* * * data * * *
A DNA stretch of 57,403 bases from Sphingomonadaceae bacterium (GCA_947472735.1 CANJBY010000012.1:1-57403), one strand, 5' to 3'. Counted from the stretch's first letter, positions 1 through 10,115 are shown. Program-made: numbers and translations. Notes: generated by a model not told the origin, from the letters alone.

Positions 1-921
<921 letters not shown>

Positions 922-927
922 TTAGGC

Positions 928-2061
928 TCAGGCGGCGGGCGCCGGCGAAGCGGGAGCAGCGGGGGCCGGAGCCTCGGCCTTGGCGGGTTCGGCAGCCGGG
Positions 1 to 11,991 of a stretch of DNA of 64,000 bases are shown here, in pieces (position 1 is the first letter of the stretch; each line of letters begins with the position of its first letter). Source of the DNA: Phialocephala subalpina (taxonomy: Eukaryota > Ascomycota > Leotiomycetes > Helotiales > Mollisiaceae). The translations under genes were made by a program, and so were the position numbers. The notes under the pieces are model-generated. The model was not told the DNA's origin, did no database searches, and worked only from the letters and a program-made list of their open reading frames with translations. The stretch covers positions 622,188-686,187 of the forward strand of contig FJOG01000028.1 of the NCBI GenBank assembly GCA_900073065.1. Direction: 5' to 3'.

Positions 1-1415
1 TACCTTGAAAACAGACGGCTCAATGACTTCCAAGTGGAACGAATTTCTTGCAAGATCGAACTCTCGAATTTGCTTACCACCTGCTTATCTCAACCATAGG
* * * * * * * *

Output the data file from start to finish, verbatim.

A DNA stretch of 57,403 bases from Sphingomonadaceae bacterium (GCA_947472735.1 CANJBY010000012.1:1-57403), one strand, 5' to 3'. Counted from the stretch's first letter, positions 1 through 10,115 are shown. Program-made: numbers and translations. Notes: generated by a model not told the origin, from the letters alone.

Positions 1-921
<921 letters not shown>

Positions 922-927
922 TTAGGC

Positions 928-2061
928 TCAGGCGGCGGGCGCCGGCGAAGCGGGAGCAGCGGGGGCCGGAGCCTCGGCCTTGGCGGGTTCGGCAGCCGGG
Positions 1 to 11,991 of a stretch of DNA of 64,000 bases are shown here, in pieces (position 1 is the first letter of the stretch; each line of letters begins with the position of its first letter). Source of the DNA: Phialocephala subalpina (taxonomy: Eukaryota > Ascomycota > Leotiomycetes > Helotiales > Mollisiaceae). The translations under genes were made by a program, and so were the position numbers. The notes under the pieces are model-generated. The model was not told the DNA's origin, did no database searches, and worked only from the letters and a program-made list of their open reading frames with translations. The stretch covers positions 622,188-686,187 of the forward strand of contig FJOG01000028.1 of the NCBI GenBank assembly GCA_900073065.1. Direction: 5' to 3'.

Positions 1-1415
1 TACCTTGAAAACAGACGGCTCAATGACTTCCAAGTGGAACGAATTTCTTGCAAGATCGAACTCTCGAATTTGCTTACCACCTGCTTATCTCAACCATAGG